Fines of up to £100 could be imposed on residents who fail to use their bins properly under new proposals being drawn up to improve recycling rates.
Leeds City Council chiefs say enforcement action resulting in fines of £60 or £100 could be carried out if people continue to fail to use their bins properly after a programme of information, education and warnings.
The local authority said it could save £1.75m a year if residents on every Leeds street recycled using their green bins as much as the best performing street in the city.
Around 40 per cent of all household waste in Leeds is currently recycled and the council is to spend £250,000 this year on a recycling education programme in a bid to improve that figure.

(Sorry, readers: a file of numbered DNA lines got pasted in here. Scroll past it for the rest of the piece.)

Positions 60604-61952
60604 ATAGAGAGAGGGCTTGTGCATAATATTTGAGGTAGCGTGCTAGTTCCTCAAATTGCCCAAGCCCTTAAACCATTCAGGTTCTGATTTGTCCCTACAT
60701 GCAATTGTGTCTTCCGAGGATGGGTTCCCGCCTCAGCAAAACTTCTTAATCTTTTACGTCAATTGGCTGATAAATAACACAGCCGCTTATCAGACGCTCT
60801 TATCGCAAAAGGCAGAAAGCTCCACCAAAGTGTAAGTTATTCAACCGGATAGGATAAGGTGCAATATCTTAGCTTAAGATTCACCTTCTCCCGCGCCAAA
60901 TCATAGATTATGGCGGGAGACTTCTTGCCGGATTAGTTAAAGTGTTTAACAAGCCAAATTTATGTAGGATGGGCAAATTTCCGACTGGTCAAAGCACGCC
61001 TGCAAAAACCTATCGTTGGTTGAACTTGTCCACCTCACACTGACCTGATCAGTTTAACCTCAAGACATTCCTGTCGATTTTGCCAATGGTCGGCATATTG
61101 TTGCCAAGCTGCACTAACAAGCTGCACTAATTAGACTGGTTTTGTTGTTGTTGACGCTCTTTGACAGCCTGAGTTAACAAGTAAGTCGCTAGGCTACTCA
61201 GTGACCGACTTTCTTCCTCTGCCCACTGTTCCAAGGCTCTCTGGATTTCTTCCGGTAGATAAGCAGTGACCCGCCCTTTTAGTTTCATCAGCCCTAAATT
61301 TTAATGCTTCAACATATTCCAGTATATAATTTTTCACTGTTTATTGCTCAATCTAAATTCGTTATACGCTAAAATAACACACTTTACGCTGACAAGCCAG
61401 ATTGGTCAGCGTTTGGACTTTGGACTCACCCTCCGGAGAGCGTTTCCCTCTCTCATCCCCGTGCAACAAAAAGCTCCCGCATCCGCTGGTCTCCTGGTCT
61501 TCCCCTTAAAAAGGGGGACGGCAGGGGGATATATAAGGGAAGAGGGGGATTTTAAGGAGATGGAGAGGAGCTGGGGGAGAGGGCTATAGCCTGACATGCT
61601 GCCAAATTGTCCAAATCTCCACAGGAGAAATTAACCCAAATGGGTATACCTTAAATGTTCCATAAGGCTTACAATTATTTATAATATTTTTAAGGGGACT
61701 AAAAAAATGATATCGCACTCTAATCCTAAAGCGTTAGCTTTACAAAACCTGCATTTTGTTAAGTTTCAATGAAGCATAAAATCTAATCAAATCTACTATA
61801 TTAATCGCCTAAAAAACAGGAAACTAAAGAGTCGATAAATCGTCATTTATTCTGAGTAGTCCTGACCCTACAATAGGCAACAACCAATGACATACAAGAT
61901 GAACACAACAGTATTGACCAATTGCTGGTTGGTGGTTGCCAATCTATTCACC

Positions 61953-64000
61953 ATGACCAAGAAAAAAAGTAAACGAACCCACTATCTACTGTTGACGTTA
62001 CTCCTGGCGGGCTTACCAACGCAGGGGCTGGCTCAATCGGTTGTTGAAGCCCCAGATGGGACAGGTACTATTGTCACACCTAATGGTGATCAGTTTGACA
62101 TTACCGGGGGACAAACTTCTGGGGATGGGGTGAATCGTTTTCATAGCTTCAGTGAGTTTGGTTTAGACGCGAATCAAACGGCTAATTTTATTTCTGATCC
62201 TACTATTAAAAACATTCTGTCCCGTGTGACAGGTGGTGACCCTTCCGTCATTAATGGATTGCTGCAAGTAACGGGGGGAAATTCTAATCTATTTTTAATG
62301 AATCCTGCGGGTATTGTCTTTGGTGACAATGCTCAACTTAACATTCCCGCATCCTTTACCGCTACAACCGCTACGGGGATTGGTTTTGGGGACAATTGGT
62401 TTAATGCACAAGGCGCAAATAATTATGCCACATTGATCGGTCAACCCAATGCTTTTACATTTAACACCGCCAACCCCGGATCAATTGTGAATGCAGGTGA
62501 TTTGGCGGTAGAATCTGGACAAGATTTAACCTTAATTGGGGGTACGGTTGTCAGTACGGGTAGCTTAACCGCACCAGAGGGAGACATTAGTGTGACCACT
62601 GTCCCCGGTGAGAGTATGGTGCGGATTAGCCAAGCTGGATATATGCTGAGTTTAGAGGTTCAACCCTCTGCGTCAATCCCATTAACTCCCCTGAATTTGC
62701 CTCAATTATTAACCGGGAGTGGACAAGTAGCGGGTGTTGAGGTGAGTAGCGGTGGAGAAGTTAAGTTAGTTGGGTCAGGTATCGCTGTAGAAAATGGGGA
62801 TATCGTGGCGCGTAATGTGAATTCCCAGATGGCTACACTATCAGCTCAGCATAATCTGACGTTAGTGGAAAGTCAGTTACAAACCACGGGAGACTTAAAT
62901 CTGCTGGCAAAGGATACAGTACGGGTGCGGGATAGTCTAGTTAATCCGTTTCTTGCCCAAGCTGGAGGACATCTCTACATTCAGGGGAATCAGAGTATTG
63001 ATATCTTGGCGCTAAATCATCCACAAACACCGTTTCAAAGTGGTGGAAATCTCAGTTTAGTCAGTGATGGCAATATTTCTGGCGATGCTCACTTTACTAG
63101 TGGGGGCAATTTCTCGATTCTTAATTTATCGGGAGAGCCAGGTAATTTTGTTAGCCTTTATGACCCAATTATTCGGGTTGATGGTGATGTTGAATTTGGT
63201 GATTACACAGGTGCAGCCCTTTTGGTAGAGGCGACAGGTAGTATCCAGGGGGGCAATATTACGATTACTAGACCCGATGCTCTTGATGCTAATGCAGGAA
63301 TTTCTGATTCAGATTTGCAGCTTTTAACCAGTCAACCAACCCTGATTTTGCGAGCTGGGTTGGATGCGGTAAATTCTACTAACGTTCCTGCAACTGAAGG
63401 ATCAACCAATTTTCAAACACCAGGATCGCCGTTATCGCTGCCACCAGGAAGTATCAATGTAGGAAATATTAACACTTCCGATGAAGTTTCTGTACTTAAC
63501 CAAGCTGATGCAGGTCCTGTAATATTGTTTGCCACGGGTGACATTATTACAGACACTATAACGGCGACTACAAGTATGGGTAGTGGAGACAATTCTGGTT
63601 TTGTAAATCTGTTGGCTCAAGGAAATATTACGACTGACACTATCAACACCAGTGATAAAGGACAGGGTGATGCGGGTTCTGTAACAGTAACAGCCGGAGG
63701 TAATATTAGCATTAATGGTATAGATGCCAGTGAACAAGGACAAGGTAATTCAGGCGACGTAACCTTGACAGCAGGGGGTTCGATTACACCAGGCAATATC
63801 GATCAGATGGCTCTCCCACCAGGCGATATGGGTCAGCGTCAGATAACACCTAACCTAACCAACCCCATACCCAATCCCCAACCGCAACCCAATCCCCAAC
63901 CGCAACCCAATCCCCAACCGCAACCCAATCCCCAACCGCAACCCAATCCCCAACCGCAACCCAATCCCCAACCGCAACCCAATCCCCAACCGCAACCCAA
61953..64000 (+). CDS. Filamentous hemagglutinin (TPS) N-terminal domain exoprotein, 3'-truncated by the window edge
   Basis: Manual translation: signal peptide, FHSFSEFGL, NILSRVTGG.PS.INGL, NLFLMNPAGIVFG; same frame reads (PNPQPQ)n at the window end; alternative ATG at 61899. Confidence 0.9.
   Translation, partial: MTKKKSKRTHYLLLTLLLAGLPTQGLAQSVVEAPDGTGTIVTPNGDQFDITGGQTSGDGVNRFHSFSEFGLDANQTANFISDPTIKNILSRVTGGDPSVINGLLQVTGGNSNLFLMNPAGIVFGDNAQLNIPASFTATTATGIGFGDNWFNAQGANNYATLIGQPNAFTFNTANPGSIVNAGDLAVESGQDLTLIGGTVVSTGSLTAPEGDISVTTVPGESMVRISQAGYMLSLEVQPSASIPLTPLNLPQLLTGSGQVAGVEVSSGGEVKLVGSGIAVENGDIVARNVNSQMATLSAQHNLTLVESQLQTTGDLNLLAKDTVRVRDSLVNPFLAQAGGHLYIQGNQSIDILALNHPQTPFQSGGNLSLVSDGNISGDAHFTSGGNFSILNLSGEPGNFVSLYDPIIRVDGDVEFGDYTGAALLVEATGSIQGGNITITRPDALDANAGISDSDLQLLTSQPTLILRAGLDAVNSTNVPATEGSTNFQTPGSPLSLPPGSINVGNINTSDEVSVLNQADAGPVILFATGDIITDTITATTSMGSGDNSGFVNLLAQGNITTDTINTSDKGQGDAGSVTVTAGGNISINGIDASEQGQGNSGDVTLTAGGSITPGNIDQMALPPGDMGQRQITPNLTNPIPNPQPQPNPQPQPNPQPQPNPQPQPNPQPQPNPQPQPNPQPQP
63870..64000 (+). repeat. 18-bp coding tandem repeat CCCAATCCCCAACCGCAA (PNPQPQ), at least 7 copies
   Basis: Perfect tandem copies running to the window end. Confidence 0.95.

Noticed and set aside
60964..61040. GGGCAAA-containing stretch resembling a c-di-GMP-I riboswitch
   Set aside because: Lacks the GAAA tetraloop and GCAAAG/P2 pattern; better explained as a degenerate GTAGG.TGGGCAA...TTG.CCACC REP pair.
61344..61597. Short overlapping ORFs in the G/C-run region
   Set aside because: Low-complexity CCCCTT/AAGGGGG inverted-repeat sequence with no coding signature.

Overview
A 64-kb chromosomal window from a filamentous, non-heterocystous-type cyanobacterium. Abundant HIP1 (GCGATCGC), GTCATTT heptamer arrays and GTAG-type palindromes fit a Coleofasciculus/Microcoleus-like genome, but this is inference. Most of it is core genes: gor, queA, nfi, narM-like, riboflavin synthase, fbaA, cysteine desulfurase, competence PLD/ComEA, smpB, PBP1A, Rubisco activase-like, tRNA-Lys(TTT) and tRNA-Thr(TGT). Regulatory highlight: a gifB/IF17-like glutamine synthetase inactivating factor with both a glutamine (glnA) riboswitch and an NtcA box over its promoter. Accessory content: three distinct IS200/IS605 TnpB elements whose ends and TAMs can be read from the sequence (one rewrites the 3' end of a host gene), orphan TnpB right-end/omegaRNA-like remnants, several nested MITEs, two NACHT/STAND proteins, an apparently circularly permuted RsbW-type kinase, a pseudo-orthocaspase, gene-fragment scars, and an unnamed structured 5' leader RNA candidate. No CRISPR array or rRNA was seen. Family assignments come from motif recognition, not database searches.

Coun Lucinda Yeadon, the council’s executive member for environment and sustainability, said: “People shouldn’t jump to the conclusion that issuing fines is another way for us to make money. It isn’t.
“The cost of efforts we will go to help people get into good recycling habits will outweigh any fines levied.
“The majority of people ‘get’ recycling and we’re incredibly grateful for their support. Some people might still be unsure of what or how to recycle and we’re more than happy to help them get it right.
“But we can’t continue to turn a blind eye to problems that are ultimately costing us unnecessarily and mean we can’t make Leeds a cleaner or greener place to live or work. By working with people we hope to iron these problems out and enforcement really will be a last resort.”
Councillors will be asked to agree to the use of enforcement powers for “persistent and unreasonable waste and recycling behaviours” at Thursday’s executive board meeting.